2. Impact, compliance gap & risk analysis

The next steps include:

  • Applicability & Impact Analysis: Taking into account the AI mapping & inventory (step 1), this step requires assessing what laws and other relevant considerations are applicable to the products and services offered, deployed and/or received by your company, and how these laws and considerations impact the business operations.
  • Compliance Gap & Risk Analysis: This step requires to evaluate legal compliance gaps and to identify and rate relevant risks, and determine compliance measures that will need to be implemented.

The Applicability & Impact Analysis involves the assessment how the related legal and regulatory landscape for AI in the specific jurisdiction and industry (including the AI Act, sector specific laws, and general laws, such as in the area of IP/trade secrets and data protection) applies to and impacts the specific business of your company.

Within the scope of the AI Act, this requires an appropriate classification of AI systems  and scoping of intended use cases. To the extent the AI Act is applicable, business should assess what relevant risk category and set of obligations its specific uses of AI fall into. As we laid out in part 1 the AI Act categorizes AI systems according to the risks of their capabilities and utilization, and allocates respective sets of obligations, with the risk categories being:

  • Unacceptable risk – use generally prohibited
  • High risk – set of extensive compliance obligations, including conformity assessment
  • Limited risk – limited obligations re transparency
  • Minimal risk – potential obligations under (voluntary) code of conduct

An additional set of obligations applies to providers of GPAI (in particular, where the AI triggers systemic risks).

The Compliance Gap and Risk Analysis is an essential step in identifying and managing business risks.

  • The compliance gap analysis, as a systematic review process, enables the business to identify the difference between current practices and the compliance requirements of the relevant legal, regulatory and industry standards (and internal policies and compliance standards). It enables the organization to systematically identify the specific areas where it is not currently meeting requirements and take targeted actions  to ensure compliance (such as an action plan to revise internal policies, implement new controls or provide training).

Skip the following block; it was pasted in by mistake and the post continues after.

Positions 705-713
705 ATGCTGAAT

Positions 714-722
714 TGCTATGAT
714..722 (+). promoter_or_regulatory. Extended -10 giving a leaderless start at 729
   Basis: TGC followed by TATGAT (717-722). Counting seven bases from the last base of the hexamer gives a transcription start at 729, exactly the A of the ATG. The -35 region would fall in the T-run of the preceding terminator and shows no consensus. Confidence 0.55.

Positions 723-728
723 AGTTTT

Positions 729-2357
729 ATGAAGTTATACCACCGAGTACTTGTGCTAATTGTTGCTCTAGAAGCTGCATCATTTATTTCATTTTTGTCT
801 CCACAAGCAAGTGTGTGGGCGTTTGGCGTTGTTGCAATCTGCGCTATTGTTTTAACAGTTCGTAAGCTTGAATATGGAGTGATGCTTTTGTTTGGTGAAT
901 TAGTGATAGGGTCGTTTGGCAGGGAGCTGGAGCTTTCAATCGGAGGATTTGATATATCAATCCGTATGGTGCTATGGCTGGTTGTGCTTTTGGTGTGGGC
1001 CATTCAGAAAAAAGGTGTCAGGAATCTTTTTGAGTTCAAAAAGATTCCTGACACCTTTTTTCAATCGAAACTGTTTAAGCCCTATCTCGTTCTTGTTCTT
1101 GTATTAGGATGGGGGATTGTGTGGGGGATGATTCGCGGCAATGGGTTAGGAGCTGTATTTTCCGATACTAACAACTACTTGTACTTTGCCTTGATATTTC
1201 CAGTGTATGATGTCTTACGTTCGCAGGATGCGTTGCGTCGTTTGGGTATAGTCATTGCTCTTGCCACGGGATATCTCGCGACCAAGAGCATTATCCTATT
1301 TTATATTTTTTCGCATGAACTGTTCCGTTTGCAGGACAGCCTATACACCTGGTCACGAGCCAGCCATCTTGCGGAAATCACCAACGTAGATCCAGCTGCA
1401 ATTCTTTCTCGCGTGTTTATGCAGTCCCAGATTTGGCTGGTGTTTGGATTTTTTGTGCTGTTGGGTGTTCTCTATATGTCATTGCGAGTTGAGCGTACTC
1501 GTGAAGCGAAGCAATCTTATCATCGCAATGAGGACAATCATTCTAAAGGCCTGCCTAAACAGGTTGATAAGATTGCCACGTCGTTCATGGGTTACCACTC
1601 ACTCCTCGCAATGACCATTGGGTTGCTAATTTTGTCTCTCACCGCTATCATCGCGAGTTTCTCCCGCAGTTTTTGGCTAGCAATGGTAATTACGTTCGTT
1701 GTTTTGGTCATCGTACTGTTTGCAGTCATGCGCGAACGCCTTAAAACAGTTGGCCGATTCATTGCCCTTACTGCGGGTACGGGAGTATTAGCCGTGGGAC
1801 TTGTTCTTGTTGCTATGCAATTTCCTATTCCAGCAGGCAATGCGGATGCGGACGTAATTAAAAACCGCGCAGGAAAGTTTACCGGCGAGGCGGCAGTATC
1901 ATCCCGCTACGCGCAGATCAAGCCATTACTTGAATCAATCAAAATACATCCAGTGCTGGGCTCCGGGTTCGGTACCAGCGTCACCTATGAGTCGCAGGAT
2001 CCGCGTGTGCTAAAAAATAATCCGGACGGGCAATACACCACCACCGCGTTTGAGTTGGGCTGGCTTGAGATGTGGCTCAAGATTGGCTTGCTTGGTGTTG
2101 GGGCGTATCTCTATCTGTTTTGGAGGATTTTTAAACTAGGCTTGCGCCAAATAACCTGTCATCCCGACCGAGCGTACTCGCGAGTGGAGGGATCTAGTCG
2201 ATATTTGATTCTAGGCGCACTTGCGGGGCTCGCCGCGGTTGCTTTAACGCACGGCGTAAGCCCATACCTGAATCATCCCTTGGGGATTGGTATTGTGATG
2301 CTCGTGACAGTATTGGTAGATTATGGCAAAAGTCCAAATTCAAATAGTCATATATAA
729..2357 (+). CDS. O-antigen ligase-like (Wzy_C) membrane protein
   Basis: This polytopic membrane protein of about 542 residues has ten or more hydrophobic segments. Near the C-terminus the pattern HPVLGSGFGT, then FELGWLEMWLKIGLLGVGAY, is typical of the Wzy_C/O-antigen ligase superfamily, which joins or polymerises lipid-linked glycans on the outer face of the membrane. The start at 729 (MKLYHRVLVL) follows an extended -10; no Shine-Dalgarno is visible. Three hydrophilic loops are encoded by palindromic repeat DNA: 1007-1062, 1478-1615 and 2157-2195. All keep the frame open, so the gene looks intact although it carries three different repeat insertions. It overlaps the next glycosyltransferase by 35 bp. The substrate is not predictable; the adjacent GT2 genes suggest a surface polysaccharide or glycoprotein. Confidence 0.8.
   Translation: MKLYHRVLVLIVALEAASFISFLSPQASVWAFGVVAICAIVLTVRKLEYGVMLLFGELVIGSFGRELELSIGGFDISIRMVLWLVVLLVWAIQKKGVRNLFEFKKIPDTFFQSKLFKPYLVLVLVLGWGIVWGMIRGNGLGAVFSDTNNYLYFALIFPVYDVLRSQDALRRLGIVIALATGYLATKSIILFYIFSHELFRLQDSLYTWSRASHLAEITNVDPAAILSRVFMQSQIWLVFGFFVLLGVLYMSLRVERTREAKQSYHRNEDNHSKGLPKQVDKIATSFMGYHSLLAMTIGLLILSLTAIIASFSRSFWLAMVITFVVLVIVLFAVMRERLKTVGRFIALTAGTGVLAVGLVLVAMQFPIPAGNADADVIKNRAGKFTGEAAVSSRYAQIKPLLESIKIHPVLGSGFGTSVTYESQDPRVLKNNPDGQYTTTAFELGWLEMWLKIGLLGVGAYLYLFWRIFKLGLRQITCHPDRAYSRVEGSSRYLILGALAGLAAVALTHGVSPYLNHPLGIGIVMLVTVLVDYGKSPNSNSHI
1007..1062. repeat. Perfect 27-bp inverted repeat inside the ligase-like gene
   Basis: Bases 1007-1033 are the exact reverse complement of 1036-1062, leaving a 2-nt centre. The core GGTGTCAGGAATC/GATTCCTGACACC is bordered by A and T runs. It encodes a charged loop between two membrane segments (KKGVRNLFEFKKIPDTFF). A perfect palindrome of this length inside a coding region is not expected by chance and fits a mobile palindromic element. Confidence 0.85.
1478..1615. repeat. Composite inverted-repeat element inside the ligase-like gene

• The risk analysis enables the business to assess the likelihood and severity of the risks and consequences associated with any non-compliance identified in the gap analysis. It helps the business to efficiently prioritize the compliance gaps on a risk-based level and effectively start with identifying appropriate mitigation measures. Potential compliance risk includes for example regulatory enforcement, including financial penalties as fines, reputational damage and potential disruptions of the operations of the business.

3. Developing an AI strategy & governance program

Based on the findings from step 2, businesses should determine their overall business strategies on how to integrate the requirements and necessary compliance steps into their broader goals and values as well as already existing structures and procedures, and how to build an effective governance program that ensures compliance with legal requirements while supporting the business objectives.

Steps to consider are:

Determining organizational structure, roles and responsibilities. One of the current challenges for businesses is how to determine the appropriate organizational structure for building an adequate AI governance within their organizations. The diverse nature of the various topics emerging when offering, deploying or using AI require an interdisciplinary and cross-functional coordinated approach across the organization. This will imply developing the overall organizational framework, assigning new roles to certain positions or create entirely new functions, assigning clear responsibilities to these roles, establishing reporting and coordination mechanisms, and setting up cooperation for each stage of the AI lifecycle and the different responsibilities connected to these stages.

Developing policy framework, standards and procedures. This includes determining the policies, standards, and procedures required within an organization not only to ensure, and be able to demonstrate, compliance with the legal requirements under applicable laws, including the AI Act, but also achieve the relevant business objectives, and to protect company interests and assets. This policy framework needs to be developed in light of various legal, ethical and other considerations, and be aligned with company policies and requirements in various other areas, such as data governance, data protection, intellectual property, protection of trade secrets, competition law, IT- and cybersecurity, risk management, and various others.